1. carsun1000
    Offline

    carsun1000 Active Member

    Joined:
    May 30, 2011
    Messages:
    158
    Likes Received:
    31

    Text to Speech, great help for writers?

    Discussion in 'Software' started by carsun1000, Jun 1, 2011.

    I don't know if this could work for this forum's visitors but I think it is ok with me :). I decided to download a free text to speech software online so I could listen to what I have written so far, and I have to say that it has really helped me in fixing useless mistakes. I am a fast typer. So fast sometimes that I miss a preposition or an article here and there. When I listen to every chapter I have written, I have been able to go back to the manuscript and fix my mistakes. Sometimes, it has also helped me redirect my idea if I didn't like the way it sounded. I am not sure anyone else here uses Text to Speech softwares but personally, it has helped me get better with editing my own work before I turn it in to professional editors.
    Have you ever used or thought about using this method?
     
  2. Melzaar the Almighty
    Offline

    Melzaar the Almighty Contributing Member Contributor

    Joined:
    Aug 28, 2010
    Messages:
    1,792
    Likes Received:
    55
    Location:
    UK
    I use the best text-to-speech software there is, and read out loud. :D
     
  3. Trilby
    Offline

    Trilby Contributing Member Contributor

    Joined:
    Jun 21, 2010
    Messages:
    2,098
    Likes Received:
    69
    Location:
    NE England
    Never heard of this before - but it sounds good to me. I may try it.
     
  4. Trilby
    Offline

    Trilby Contributing Member Contributor

    Joined:
    Jun 21, 2010
    Messages:
    2,098
    Likes Received:
    69
    Location:
    NE England
    Thanks! I'm going to Glasgow today - I'll check it out when I come back. I tend to leave words out of my text and even after a read though, I don't always pick up on them.

    I notice you're new here, welcome to the forums.
     
  5. Jonp
    Offline

    Jonp Senior Member

    Joined:
    Apr 6, 2011
    Messages:
    114
    Likes Received:
    3
    I like this. Never thought of it before. My problem is I hate re-reading what I've written. I have no idea how I got through my degree without ever proofreading my work. This is a good idea.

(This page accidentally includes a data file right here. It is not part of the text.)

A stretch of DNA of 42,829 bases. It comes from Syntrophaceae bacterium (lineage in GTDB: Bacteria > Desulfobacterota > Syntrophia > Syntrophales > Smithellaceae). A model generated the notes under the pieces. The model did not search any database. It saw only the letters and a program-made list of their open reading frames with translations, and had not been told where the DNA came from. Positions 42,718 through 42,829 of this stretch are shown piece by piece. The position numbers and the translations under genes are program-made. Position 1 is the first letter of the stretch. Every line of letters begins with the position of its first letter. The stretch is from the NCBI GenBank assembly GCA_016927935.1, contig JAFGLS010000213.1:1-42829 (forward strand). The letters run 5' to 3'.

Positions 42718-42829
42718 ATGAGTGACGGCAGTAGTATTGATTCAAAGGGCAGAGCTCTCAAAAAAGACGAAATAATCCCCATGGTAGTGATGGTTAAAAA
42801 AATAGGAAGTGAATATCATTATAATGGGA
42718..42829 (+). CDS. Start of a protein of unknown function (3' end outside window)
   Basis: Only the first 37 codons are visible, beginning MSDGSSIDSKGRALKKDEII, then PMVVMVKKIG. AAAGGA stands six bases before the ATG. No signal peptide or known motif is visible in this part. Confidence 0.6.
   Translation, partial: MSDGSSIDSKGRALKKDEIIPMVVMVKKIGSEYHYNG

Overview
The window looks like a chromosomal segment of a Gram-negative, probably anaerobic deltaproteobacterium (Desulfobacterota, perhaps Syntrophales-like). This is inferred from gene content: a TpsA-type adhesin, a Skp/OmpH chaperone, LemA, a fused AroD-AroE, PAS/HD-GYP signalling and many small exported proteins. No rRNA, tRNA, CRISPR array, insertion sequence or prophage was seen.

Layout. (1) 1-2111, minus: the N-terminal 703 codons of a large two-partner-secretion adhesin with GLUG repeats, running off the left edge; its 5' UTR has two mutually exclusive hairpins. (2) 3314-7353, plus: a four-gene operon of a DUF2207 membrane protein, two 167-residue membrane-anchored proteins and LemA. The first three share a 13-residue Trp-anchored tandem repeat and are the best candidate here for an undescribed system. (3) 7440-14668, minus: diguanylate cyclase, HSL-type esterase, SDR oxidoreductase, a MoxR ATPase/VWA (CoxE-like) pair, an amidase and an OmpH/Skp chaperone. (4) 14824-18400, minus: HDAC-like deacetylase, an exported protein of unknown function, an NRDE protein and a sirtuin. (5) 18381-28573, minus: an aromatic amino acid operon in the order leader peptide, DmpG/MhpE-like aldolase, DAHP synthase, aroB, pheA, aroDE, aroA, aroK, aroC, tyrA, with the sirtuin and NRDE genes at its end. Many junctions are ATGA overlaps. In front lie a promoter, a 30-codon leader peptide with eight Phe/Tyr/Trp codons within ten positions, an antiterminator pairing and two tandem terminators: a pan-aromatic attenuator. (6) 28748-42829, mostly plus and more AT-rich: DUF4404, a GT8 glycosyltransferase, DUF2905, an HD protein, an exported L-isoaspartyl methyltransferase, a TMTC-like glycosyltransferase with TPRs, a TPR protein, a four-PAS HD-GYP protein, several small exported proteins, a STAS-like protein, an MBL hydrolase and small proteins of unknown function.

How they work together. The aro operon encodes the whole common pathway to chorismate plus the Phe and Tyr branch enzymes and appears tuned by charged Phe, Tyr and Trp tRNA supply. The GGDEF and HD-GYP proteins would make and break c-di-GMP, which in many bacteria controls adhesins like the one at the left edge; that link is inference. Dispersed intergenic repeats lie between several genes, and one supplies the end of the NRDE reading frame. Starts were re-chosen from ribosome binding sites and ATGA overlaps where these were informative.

6. Lord Malum
    Offline

    Lord Malum Senior Member

    Joined:
    Apr 22, 2011
    Messages:
    155
    Likes Received:
    7
    Location:
    Kansas City, KS
    Like Dragon? Perhaps it could be just another tool/method used by authors who are comfortable with it. Personally, I can't even read aloud well so I can't imagine writing aloud (that sounds odd...).
     
  7. minstrel
    Offline

    minstrel Leader of the Insquirrelgency Staff Supporter Contributor

    Joined:
    Jul 11, 2010
    Messages:
    8,723
    Likes Received:
    4,821
    Location:
    Near Los Angeles
    READ YOUR WORK ALOUD. I've said that on this forum before. Don't have some machine do it for you. Would you have a machine write it for you?

    Jonp, how can you be a writer if you hate re-reading what you've written? My advice to you is to write better - write so well that you love re-reading your stuff. When all is said and done, you have to love your work.
     
  8. Jonp
    Offline

    Jonp Senior Member

    Joined:
    Apr 6, 2011
    Messages:
    114
    Likes Received:
    3
    It harkens back to school and university with dull science-based courseworks and lab reports. Those are what I hated re-reading. I am not yet at a stage when I need to re-read my novel, however when I do reach that stage I will still use this text-to-speech thing. You can't compare having it read to you by a computer to having it written by a computer, so I have no idea what you're trying to say there. Listening to it being read means I can work on other things at the same time, see how it flows and spot any errors. I would not only rely on that method and then submit it, but I'd imagine it's a good way to catch obvious errors.
     
  9. carsun1000
    Offline

    carsun1000 Active Member

    Joined:
    May 30, 2011
    Messages:
    158
    Likes Received:
    31